He also knew the emotional and cultural importance to her of the baby blanket, the return of which she had been seeking for some time. His high-handed endorsement on it not only spoilt it for A, but was also an attempt again to show the control he still wanted to retain by returning the blanket on his terms at a time, and in a condition, of his choosing.

In Hale v Tanner [2000] EWCA Civ 5570 Hale LJ as she then was drew attention to a number of matters relevant on a committal application. They included that the court should bear in mind that there is a range of penalties available (including a fine), that imprisonment is not inevitable, and that suspension of any sentence of imprisonment does not require exceptional circumstances. Context is important.

I bear in mind that the sentence must be proportionate to the seriousness of the contempt, reflect the court’s disapproval of the breach and be designed to secure future compliance with the order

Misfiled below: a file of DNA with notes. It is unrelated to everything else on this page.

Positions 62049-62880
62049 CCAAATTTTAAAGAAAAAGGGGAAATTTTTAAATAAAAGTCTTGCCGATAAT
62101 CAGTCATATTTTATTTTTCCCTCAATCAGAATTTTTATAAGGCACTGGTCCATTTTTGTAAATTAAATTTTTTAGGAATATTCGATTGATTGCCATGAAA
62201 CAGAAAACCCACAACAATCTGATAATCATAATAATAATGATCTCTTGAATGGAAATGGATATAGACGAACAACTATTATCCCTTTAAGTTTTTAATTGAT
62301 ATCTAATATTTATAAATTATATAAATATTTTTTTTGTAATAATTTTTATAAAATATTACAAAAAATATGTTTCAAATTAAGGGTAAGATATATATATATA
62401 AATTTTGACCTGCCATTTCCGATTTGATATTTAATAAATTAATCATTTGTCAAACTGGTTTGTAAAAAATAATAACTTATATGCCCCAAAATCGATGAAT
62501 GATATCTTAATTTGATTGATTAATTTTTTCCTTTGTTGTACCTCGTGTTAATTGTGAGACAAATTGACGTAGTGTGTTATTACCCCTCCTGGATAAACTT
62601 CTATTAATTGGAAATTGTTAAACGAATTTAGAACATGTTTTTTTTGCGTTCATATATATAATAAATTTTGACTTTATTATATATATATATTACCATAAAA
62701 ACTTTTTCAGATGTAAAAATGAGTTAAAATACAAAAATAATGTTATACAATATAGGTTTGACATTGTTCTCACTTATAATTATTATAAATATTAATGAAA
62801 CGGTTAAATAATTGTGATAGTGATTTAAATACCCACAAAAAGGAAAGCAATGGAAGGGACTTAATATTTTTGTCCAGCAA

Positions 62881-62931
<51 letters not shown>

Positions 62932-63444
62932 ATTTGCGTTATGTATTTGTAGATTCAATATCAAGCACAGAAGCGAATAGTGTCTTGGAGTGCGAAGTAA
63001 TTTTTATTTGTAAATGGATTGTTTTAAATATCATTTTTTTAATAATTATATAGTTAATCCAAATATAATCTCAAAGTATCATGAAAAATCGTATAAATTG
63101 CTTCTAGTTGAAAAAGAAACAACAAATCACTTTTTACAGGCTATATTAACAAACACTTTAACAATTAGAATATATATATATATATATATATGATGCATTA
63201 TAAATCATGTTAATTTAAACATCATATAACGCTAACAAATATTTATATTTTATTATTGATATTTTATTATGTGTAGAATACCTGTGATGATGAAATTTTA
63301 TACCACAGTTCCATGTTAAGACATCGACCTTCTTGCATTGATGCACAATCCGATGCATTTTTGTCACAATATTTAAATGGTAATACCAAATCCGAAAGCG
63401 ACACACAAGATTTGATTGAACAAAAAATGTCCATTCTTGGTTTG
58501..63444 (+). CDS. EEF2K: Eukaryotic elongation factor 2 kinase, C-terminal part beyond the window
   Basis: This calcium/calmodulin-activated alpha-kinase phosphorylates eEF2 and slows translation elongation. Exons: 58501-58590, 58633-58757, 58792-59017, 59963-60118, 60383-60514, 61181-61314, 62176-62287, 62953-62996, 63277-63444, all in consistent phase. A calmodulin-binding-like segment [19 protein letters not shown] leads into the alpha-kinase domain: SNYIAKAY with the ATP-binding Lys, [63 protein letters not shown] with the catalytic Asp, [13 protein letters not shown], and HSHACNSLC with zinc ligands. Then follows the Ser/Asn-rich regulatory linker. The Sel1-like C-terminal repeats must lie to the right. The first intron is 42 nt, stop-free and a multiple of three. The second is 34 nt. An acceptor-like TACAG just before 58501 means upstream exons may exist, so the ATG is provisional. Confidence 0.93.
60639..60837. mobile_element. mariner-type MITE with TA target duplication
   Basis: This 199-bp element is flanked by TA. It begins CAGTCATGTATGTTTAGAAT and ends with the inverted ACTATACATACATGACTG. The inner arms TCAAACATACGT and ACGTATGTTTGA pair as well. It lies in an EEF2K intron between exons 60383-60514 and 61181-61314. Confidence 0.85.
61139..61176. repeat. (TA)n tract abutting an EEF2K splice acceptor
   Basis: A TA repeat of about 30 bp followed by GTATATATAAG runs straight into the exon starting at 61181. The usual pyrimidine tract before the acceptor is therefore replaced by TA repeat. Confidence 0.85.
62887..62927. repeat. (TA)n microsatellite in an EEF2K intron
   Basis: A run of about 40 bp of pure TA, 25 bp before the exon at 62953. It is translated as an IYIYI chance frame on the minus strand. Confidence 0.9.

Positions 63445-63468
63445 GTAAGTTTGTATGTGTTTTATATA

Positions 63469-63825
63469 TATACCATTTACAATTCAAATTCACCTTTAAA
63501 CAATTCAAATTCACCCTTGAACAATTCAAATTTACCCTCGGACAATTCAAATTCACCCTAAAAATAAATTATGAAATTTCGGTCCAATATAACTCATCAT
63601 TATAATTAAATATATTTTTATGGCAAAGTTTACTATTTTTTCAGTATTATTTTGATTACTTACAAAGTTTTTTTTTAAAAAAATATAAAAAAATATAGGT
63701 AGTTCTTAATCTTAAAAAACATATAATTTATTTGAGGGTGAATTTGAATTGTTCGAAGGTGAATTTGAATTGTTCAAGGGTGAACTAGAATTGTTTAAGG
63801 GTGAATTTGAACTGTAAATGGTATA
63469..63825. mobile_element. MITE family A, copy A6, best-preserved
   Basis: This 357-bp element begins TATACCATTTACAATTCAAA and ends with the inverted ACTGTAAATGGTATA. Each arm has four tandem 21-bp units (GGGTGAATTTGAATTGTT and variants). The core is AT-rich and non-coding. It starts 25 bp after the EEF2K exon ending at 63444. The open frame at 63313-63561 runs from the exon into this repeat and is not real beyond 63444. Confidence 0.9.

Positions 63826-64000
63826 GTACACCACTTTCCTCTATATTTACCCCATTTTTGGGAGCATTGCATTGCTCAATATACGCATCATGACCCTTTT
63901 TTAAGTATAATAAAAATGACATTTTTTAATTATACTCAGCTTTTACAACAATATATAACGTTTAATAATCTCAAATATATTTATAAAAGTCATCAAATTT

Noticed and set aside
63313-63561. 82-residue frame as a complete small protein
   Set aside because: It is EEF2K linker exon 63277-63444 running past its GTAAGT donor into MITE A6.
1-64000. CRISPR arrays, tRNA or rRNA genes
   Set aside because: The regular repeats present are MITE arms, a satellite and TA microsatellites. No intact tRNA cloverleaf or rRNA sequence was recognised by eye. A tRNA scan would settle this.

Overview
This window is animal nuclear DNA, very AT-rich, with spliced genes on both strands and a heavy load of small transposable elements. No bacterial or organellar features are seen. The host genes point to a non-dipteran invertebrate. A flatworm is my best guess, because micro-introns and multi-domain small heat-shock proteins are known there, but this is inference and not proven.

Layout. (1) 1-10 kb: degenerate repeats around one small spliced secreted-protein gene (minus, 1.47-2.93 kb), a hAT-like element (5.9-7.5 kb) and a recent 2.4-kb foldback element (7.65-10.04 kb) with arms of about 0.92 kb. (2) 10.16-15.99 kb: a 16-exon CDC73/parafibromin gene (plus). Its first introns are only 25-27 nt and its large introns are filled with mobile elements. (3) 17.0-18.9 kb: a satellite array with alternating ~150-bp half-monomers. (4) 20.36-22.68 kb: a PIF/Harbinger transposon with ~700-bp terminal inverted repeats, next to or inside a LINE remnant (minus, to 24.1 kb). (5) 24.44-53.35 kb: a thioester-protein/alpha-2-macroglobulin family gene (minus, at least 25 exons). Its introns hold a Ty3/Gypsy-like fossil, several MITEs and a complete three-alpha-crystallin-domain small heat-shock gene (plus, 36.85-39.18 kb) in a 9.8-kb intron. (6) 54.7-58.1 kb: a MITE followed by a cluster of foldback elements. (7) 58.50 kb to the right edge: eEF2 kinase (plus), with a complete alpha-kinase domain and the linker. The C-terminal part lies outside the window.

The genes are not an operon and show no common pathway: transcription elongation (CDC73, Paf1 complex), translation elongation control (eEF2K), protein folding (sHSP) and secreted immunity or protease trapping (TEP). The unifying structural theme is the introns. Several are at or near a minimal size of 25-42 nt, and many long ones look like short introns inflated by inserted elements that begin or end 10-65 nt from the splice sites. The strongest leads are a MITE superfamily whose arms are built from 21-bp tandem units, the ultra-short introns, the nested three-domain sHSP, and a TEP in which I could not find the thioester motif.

Committal to prison is only appropriate where no reasonable alternative exists. As Mr Kirwan said “is it necessary?”

In my view it is.

In respect of the admitted allegation (3) Contacting A indirectly by placing a notice addressed to her in the Leek Post and Times dated 30 April 2014 the sentence will be

14 days imprisonment.

In respect of the admitted allegation (4) Contacting A indirectly by placing a notice addressed to her purporting to be from her birth family in the Leek Post and Times dated 30 April 2014 the sentence will be 14 days imprisonment concurrent.